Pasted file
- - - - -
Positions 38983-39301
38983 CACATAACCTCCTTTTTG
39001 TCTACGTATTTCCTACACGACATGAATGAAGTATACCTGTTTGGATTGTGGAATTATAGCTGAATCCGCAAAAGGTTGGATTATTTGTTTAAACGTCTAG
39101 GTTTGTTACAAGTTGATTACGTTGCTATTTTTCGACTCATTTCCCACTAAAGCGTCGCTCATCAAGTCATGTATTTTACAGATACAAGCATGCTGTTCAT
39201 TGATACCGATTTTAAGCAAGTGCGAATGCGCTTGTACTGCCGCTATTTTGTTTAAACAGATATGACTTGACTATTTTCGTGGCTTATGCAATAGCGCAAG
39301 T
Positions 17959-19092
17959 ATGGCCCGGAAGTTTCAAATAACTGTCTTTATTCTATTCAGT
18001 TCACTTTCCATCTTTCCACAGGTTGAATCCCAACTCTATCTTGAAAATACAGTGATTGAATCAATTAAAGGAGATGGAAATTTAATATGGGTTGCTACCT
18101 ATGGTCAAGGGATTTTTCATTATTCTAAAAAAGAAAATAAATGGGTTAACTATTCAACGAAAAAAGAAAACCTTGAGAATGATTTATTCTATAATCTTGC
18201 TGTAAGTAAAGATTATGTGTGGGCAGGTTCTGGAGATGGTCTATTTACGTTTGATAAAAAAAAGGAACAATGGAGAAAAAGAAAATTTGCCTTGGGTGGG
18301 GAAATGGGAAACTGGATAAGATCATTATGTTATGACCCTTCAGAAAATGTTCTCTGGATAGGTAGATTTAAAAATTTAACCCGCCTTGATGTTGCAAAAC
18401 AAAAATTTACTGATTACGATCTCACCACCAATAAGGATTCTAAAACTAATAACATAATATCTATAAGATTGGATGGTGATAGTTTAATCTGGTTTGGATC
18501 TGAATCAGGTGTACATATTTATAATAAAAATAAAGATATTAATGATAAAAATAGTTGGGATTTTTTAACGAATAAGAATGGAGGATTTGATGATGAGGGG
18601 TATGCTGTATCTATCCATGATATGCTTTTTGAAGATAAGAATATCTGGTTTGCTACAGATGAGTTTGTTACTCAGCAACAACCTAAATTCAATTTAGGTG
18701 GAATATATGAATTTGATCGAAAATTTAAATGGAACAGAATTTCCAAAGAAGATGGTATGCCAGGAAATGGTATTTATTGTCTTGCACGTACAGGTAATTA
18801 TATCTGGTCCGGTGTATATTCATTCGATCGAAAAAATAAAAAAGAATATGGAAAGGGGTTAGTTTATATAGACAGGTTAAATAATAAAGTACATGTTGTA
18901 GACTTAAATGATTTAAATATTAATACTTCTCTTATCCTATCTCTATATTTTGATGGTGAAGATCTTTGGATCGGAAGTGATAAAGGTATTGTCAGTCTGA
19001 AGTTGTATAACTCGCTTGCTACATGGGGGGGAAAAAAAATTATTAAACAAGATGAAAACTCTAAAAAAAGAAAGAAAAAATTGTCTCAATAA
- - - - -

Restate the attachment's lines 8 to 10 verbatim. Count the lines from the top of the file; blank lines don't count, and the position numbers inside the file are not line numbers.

17959 ATGGCCCGGAAGTTTCAAATAACTGTCTTTATTCTATTCAGT
18001 TCACTTTCCATCTTTCCACAGGTTGAATCCCAACTCTATCTTGAAAATACAGTGATTGAATCAATTAAAGGAGATGGAAATTTAATATGGGTTGCTACCT
18101 ATGGTCAAGGGATTTTTCATTATTCTAAAAAAGAAAATAAATGGGTTAACTATTCAACGAAAAAAGAAAACCTTGAGAATGATTTATTCTATAATCTTGC